ii) But let us play out Holding's contention to its logical conclusion. According to Feinberg, who is cited in this debate--although Feinberg never exports his interpretation of Jer 7:22 to Rom 9:16--"the idiom does not intend to deny the statement but only to set it in a secondary place," Jeremiah: A Commentary (Zondervan 1982), 75.
So assuming for the sake of argument that Feinberg's interpretation is both correct and portable, how would this cash out in application to Rom 9:16? The only effect would be to subordinate the force of the first clause to the second. It would still be true that election and reprobation (v15-16a) are not dependent on human participation. And this secondary fact would hold true due to the primary fact that election and reprobation are, instead, entirely dependent on the sheer mercy of God.
So even if we play along with Holding's misguided application, the predestinarian force of Rom 9:16 remains undiluted.
Since Holding continues to harp on Jer 7:22, as, I guess he must, having so little on which to build his case, it is worth pointing out that his interpretation of Jer 7:22 is not the only viable option or even the best available interpretation of the text. The issue raised by Jer 7:22 is how to square Jeremiah's statement with the divinely ordained sacrificial system in the Mosaic law. A couple of harmonizations are offered. One is the grammatical solution "parroted" by Holding. However, another solution draws attention to narrative sequence and relative chronology:
"In point of fact, then, God never said anything to them at the beginning--'in the day that I brought them out of the land of Egypt'--about offerings or sacrifices," G. Archer, Bible Difficulties (Zondervan 1982), 272.
"At the time the Sinai covenant was instituted, God required His people Israel to be obedient and to worship Him alone. Only when these prime stipulations were promulgated did God prescribe a developed sacrificial system," R. K. Harrison, Jeremiah & Lamentations (IVP 1973), 87.
"A reading of Exod 19:3-8 makes it clear that the first step in the covenant ceremony was Yahweh's demand for the unconditional acceptance of the covenant. The Decalog is spelled out in Exod 20:1-17, but at no point is the narrative concerned with cultic details. It was only after the covenant has been ratified (24:1-8) that the cultic details of the tabernacle, the priesthood, and the sacrifices were declared," J. A. Thompson, The Book of Jeremiah (Eerdmans 1987), 287-88.
"Jeremiah is engaged not in a wholesale critique of the temple, but specifically of certain burnt-offerings and sacrifices that the people brought to the temple, which in turn were not a part of the specified public ritual established at Mount Sinai," P. Craigie (Nelson 1991), 124.
It is odd that Holding, who brags of having "cracked more commentaries than Hays has sat on to reach the dinner table in his lifetime," seems to wholly ignorant of this major exegetical alternative--offered by a number of "credentialed" scholars.
And if we favor that interpretation, then Holding's argument, such as it is, collapses like the proverbial house of cards.
He said: "Yet another misplaced answer. Gal. 5:19-21 refers to the 'works of the flesh' and therefore would be referring to the outworking of a decision, not the decision or thought itself which takes place in the mind. Which of these items Hays has in mind as 'mental acts' I can only guess but none are merely decisions or thoughts.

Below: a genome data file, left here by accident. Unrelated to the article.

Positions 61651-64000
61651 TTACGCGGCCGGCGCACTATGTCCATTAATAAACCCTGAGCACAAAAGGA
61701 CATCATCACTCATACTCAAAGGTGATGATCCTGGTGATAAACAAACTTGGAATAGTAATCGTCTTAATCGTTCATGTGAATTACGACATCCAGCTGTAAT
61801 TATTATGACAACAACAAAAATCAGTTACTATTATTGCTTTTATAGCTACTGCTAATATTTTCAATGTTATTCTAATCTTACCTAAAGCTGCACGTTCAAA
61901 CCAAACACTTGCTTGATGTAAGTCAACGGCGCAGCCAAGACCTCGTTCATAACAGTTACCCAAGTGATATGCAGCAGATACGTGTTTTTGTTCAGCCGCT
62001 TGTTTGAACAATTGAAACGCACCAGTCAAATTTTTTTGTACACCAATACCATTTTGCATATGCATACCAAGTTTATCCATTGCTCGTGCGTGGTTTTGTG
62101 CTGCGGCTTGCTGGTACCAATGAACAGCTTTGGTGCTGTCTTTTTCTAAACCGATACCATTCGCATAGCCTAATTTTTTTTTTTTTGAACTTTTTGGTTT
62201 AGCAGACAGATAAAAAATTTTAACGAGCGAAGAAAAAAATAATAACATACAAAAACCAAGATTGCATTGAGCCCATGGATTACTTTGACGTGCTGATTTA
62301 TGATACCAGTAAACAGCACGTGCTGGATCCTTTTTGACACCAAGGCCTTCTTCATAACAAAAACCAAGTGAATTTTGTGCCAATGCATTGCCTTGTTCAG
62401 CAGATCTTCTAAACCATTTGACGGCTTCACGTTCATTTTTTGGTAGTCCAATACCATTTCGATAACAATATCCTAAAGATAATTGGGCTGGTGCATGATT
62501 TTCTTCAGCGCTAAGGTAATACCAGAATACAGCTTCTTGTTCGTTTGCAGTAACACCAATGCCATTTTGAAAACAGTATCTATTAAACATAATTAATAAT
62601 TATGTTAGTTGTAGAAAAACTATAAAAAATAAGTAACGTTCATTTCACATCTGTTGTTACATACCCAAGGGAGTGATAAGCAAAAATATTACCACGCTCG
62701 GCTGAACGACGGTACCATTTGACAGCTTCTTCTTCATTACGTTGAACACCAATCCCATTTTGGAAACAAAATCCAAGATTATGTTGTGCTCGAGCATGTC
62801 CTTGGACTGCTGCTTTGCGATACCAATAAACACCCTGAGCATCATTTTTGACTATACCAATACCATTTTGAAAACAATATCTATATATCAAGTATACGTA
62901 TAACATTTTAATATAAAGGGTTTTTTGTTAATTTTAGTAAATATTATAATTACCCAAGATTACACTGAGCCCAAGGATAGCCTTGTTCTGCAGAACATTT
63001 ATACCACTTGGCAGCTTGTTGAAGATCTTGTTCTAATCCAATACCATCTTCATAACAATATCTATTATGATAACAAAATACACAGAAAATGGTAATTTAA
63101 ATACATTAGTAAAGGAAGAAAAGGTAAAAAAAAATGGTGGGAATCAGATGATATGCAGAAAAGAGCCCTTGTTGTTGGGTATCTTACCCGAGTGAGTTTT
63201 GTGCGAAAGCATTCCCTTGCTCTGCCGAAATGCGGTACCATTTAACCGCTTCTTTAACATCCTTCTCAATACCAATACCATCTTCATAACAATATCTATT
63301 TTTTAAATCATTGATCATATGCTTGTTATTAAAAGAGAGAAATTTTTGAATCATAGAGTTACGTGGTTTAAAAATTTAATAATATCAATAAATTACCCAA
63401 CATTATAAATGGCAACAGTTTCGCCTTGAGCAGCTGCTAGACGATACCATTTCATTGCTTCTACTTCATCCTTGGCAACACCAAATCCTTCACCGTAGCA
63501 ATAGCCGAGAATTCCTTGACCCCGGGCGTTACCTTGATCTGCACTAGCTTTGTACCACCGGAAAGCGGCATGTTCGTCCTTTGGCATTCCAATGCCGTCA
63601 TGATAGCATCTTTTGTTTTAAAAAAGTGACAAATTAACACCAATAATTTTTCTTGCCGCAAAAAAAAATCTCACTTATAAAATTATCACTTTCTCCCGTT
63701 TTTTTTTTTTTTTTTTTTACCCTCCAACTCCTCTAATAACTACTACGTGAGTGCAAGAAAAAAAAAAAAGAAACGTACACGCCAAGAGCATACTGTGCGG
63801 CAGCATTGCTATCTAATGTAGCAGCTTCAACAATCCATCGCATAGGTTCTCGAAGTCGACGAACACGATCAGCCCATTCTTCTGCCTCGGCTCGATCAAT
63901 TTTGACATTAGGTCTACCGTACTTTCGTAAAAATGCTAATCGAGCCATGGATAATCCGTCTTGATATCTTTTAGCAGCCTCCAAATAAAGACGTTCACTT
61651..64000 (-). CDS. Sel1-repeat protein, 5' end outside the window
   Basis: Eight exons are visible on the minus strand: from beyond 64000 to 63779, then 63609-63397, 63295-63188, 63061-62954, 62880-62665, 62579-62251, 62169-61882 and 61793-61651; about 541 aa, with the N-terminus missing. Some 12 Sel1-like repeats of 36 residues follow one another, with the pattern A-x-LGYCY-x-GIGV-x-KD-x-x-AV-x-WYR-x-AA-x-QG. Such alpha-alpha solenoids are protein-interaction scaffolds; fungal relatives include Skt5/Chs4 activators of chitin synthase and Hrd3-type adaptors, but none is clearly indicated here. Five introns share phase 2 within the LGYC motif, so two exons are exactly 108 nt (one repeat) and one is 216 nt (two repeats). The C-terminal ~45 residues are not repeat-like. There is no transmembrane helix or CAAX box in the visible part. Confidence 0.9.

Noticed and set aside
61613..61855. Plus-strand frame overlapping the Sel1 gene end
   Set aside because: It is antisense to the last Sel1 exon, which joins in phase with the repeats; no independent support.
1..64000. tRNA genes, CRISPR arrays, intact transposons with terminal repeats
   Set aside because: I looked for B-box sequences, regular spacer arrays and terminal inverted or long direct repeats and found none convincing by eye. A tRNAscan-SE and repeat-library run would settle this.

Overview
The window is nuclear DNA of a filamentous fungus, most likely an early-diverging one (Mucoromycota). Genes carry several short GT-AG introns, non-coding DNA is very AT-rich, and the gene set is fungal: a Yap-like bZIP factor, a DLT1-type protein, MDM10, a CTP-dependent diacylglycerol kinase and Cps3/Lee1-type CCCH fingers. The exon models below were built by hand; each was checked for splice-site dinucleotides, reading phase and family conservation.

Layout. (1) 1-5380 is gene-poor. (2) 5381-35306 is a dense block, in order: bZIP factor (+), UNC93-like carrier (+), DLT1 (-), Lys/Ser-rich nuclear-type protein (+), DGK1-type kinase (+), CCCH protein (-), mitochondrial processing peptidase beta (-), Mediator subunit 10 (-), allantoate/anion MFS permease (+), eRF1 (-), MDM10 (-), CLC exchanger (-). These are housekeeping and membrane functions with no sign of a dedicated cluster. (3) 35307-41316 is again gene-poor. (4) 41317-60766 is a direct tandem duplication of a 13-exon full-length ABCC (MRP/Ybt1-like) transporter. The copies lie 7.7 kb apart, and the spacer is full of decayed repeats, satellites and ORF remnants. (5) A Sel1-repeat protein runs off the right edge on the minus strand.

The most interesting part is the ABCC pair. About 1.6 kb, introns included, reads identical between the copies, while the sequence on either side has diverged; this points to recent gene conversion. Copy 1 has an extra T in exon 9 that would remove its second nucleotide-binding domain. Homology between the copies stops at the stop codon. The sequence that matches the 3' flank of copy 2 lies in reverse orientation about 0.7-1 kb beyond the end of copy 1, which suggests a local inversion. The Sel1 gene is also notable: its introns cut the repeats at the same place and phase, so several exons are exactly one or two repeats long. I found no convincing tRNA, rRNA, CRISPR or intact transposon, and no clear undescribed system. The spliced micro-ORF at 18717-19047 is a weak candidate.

I said: "Oh, what about 'jealousy' (Gr.=zelos), for one. That's an attitude, a mental act--not the outworking thereof. It may well issue in some concrete form of expression, but that is not the essence of it. Indeed, it is just because a sinful attitude need not translate into a sinful deed that the NT warns the believer that even unconsummated attitudes can still be sinful."
He said: "A blatant dodge. Hays can now find only one item in the list that he thinks works."
Don't you just love the way Holding's mind works? He said that "none of the items" count. Well, it only takes one exception to disprove a universal negative, does it not? He issues a challenge; I rise to the challenge, he calls it a dodge. In other words, whenever you call Holding's bluff, he moves the goal post.
BTW, I never said I could only find one item. But one good counter-example will do.
"And even it, he must admit, is followed on by concrete expression."
This is just a bald-faced lie. I said "may" well issue, not "must" issue. And I went on to note unconsummated attitudes.
"But the issue is once more than I am asking not about attitudes, but about decisions."
Notice that he's moving the goal post again. What he said was "decisions or thoughts." Now an attitude is a thought. An attitude is an intentional state, taking an object. It's an attitude about/thought of something or someone. But Holding didn't anticipate this--which is why he suddenly ditches his own choice of words and confines himself to "decisions," although that is not how he originally posed the question. Did he think no one would notice his switcheroo?
"Chances are he had no expectation of a reply from me, and now that he has one, is scrambling for some cover upon his ample posterior."
Yet another instance of Holding's anatomical fixation. When a man conjures up the mental image of another man's rear-end, you've got to wonder about his orientation. Let us hope that Mr. Holding didn't pick up any nasty habits working in prison.